This recipe was made to furnish Their Royal Majesties of the Midrealm with largess for Pennsic War.  The whole process was started in early July and finished around two weeks later, the midwest in summer is a humid place and is not, in general a nice place to make candies.

Pasta di Genova
Prendi zucchero bianco in polvere finissima libbre una e polpa di cotognie cotte in aqqua e passate sottilmente per staccio libbre dua et incorpora insieme in calderotto sopra il fuoco e faria cuocere con gentilezza tanto che si conosca che sieno a mezzo della cottura e cominci a spiccarsi dal calderotto, che allora s'intende cotta.
La quale si getta nelle scatole overo sopra il marmo imbrattato di zucchero e se ne forma gigli, marroni, animali o quello che vorrai e si asciughi quello che di essa pasta formerai.
Persche cioè la polpa e farai nel medesimo modo che si è detto della Pasta di Genova; si può fare similmente con polpa di mele appie o paradise o d'altri frutti ancora, tenendo l'ordine detto.

Genovese paste
Take a pound of fine white powdered sugar and two pounds of quince cooked in water and passed through a fine sieve and blend together in a casserole over the fire.  Let it cook very gently, as much as you know that it is half cooked, when it starts to detach itself from the casserole, then one understands that it is cooked.
This one pours into a box or over marble dusted with sugar and one forms lillies, chestnuts, animals or whatever one wants and one dries this formed pasta.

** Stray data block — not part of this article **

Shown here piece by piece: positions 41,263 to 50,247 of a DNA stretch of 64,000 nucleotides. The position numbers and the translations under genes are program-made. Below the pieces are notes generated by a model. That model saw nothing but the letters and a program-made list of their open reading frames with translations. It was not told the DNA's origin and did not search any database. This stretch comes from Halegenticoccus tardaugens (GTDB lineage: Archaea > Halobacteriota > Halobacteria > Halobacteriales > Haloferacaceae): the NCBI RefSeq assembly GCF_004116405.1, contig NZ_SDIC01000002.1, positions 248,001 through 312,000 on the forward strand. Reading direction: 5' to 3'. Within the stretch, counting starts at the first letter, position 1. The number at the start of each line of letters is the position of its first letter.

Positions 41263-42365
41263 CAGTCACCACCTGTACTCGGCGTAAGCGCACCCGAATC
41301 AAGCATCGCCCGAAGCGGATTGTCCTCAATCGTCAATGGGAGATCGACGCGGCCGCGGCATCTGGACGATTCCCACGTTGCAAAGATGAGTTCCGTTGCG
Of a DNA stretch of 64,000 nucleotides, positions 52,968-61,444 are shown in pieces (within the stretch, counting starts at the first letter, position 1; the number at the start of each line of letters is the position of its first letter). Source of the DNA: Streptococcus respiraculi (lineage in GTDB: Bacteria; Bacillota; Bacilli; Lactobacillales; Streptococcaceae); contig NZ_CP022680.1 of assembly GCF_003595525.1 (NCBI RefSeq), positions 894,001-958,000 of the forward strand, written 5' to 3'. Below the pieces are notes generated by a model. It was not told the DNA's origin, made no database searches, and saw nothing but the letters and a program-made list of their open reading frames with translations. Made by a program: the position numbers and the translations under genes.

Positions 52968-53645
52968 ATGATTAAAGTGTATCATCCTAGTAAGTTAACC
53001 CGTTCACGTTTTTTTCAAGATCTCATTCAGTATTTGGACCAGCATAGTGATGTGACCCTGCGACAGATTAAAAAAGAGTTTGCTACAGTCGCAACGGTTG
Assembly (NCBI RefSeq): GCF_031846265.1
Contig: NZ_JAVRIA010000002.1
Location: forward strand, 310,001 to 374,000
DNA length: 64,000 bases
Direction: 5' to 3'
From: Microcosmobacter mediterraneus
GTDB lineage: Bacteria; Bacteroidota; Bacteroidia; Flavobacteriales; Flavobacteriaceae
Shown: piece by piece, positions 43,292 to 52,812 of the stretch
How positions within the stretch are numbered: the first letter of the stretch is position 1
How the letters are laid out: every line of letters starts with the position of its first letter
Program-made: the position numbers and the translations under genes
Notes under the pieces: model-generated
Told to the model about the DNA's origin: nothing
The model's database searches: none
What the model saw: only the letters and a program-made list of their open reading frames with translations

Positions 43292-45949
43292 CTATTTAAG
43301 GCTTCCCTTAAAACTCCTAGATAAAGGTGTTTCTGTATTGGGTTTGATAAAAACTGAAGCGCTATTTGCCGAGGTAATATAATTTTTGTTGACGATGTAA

Persicata (peach sweetmeat)
Peaches, that is the pulp and make in the same what that it is said for Genovese paste, one can make it similarly from the pulp of “appie” or paradise apples, or of other fruit following the same instructions given.

9 lb fresh peaches
3.5 lb sugar plus extra for dusting
I sliced the peaches, removed the stones and simmered slowly with a ¼ cup of water until tender.  Then passed the cooked peaches through a sieve to yield pulp.  Weighed the pulp and added half as much sugar as I had pulp.  In this case 9lb peaches yielded 7lb of peach pulp.  I added the sugar and stirred constantly over low heat.  I found it necessary to cook this thick pulp very slowly.  I cooked it over the course of a week on one of the lowest settings my stove had.  It sticks and burns very easily.  If you have time to sit and stir you can heat a little faster.  When the mixture starts holding together and is thick it is done.  I then poured it out onto a cookie tray sprinkled with sugar and let it set overnight.  Then you can cut it or work it into whatever shape you wish, I cut lozenges.  Now the tricky part was trying to work out how dry these sweetmeats should be.  At the time I finished cooking them we were sat under what was left of a hurricane which had stalled out in the Midwest. The humidity was dreadful and the sweets kept trying to dissolve themselves in the atmosphere.  So they were rolled in sugar and placed in the oven on the lowest (150 F) setting.  And there they sat for about four days until the humidity dropped, they may have needed less drying because the flavor changed from intense peaches, to peachy jam flavor.  I then wrapped them in parchment and vacuum sealed them in plastic bags to stop any further dissolution.  They are an interesting sweet, but I think I need more practice with sweetmeats before I can call myself master of the candies.

Recipe taken from : Del Turco, G., and A. Evangelista. 1992. Epulario e segreti vari : trattati di cucina toscana nella Firenze seicentesca (1602-1636). A. Forni, Sala Bolognese, BO.

Copyright Mistress Helewyse de Birkestad (MKA Louise Smithson) August 4th 2005.  Permission is given to use this recipe, translation and redaction in SCA publications, for research and for SCA feasts provided that the author is given credit. Plus I'd really like to get a copy of your feast booklet.  Contact me by email